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Is Hunting in a Zelda Game Okay?

The newly announced game in the Zelda series, Breath of the Wild, among other open-world features, for the first time allows the player to hunt wild animals in order to acquire food, which is this game’s way of accumulating life energy (represented by “hearts” in the series).

Contrast this against how previous Zelda games have handled non-combatant animals, and we can see a stark 180° turn in the series’ messaging. Every previous game punished the player, playfully, for attacking animals who were no threat to Link, the game’s ever-silent protagonist (with a few limited exceptions). Attack the cuccos (chickens), and they’d summon a horde of invincible cuccos to their aid, forcing the player to run away in shame for what they had dared to do (but come on, you did it again anyway in the next game, knowing what would happen, just to see it). A slight variation was seen in 2002’s Wind Waker, when it was a semi-wild boar who, when attacked, would go all “crazy-eye” and take a revenge pounce against Link. Once again, the moral was clear: don’t attack these animals; they are no threat to you.

You’ve unleashed something fierce (image via cucco’s-rage.tumblr.com)

Now, of course, it’s Nintendo’s property, and they’re free to do what they like with it. Open-world proponents will often defend the options for destructive behaviour as just that: options; the player can either partake in hunting or not. This fact was noted during Nintendo’s own demonstration of the hunting feature, and was reported by VegNews as being reflective of attitudes progressing away from animal harm, seemingly oblivious to the series’ actually very animal-positive history.

But the game mechanics aren’t exactly neutral on the utility of the players’ choice to hunt or not. Choosing to hunt results in more health for the player; choosing not to hunt, from all demonstrated evidence, simply puts the player at a lack of this health supply. Mechanically, the game is clearly presenting a compelling case for the player to hunt.

(And at this point I earnestly hope we’re above arguments along the lines of “If I hunt in a video game, it doesn’t mean I’m going to hunt in real life”, or “There’s nothing wrong with killing a virtual animal” – I trust it’s clear I’m arguing nothing of the sort.)

So while I’m not altogether opposed to representations of hunting in video games, I have a few suggestions for tweaks to the Breath of the Wild hunting mechanics, as they were presented by Nintendo, such that the choice to hunt or not becomes a little more in line with the series’ previously unambiguous messaging: A hero doesn’t hurt those that pose no threat, unless absolutely necessary. These suggestions are modeled to be in line with our reality of hunting, to appease any rebuttal along the lines of “Hunting in a game is simply more realistic“:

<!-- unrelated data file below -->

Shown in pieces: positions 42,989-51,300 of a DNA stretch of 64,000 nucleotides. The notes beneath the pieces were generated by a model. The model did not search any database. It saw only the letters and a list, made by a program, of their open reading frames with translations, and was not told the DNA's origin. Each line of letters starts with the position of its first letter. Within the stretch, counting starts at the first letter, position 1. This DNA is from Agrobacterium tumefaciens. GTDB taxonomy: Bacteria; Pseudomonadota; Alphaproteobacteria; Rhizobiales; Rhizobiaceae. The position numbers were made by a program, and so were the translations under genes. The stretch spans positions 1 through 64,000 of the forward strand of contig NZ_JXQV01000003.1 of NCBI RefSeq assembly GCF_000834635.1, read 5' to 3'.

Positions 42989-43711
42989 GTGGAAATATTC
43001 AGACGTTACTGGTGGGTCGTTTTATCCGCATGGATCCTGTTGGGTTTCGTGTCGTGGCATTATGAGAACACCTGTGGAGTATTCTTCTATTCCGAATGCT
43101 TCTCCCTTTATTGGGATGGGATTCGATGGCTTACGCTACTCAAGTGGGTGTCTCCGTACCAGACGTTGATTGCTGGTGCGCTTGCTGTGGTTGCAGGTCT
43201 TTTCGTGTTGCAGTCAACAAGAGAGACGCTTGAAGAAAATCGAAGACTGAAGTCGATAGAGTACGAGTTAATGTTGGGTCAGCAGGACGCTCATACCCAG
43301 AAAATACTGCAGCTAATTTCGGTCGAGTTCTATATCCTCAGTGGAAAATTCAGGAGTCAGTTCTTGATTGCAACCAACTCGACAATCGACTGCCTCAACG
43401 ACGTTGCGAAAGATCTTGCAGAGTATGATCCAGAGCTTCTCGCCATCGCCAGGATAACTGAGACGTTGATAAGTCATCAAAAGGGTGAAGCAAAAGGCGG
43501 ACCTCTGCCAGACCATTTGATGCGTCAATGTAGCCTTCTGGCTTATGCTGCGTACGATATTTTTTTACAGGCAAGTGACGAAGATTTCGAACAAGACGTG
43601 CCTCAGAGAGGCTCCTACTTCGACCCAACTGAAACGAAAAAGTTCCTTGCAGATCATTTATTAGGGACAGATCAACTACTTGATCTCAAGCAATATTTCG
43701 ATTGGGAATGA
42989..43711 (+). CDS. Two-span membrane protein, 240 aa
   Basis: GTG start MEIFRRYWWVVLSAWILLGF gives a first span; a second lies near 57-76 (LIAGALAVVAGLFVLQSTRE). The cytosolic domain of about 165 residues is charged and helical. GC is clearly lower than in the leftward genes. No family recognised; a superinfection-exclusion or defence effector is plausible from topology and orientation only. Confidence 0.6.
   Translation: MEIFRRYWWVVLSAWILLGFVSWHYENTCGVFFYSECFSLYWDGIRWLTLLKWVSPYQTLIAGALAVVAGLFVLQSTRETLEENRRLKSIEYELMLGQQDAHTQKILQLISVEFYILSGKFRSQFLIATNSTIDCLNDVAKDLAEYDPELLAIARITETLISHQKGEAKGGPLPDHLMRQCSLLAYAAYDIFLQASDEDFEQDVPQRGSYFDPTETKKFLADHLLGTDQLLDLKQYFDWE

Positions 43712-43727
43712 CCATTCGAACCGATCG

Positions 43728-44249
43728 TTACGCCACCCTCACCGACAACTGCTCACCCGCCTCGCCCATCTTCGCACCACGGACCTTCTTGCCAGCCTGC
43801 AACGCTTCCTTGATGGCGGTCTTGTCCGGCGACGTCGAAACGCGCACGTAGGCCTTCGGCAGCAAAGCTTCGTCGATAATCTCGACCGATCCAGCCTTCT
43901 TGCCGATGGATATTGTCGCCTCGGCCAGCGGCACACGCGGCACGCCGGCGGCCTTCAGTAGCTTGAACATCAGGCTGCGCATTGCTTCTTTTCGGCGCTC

• Meat Must Be Cooked – if, as is true in our reality, meat must be cooked before it can safely be consumed, this puts a necessary extra step between retrieving and consuming meat, which is not necessarily there for the fruits and vegetables that can be retrieved in the game. This would make raw meat a fairly useless item that takes up space in your inventory, until it can be cooked, or…
  • Meat Can Spoil – …the meat spoils. If raw–and even cooked–meat is on a timer before it becomes potentially hazardous to consume, the player can balance between the relative safety of fruits vs the time-sensitive meat.
  • Species Can Go Extinct – in our reality, hunting a population beyond what its ecosystem can recover can lead to irreparable damage to populations, and even species extinction. Perhaps if the player too eagerly hunts animals, their population could be noticeably reduced, and perhaps this could have a lasting impact on the world. This could give the player pause before hunting, and maybe have them seek out another source of food.
  • Wild Animals Have Families – as is true in our reality, when you kill a wild animal, you are potentially killing a father, a mother, a child, a sibling, or a companion. Imagine seeing baby boars following a mother around, and playing among each other. There would be no mechanical inhibition to killing the mother boar, but now it would simply be represented a little differently. Could you take care of the orphaned babies? Could you kill them too for less meat? What would this say about Link, the silent hero?
Enjoy that grass; it shall be your last! (image via gamecrate.com)

Just some thoughts. I have no expectations of seeing any such mechanics in the game, but in fairness, what was shown of the game is very clearly only a small sliver, so we don’t yet know the extent to which hunting will be mechanically rewarded (or punished), though I can’t help but find it disappointing for this series to take a neutral or even positive stance on harm that could easily be avoided.

There’s a lot of things that look really exciting about this game, and I’m looking forward to playing it, but trust that I’ll be playing through as a strict vegetarian, at least as far as is practicable. It’s what my Link would do.

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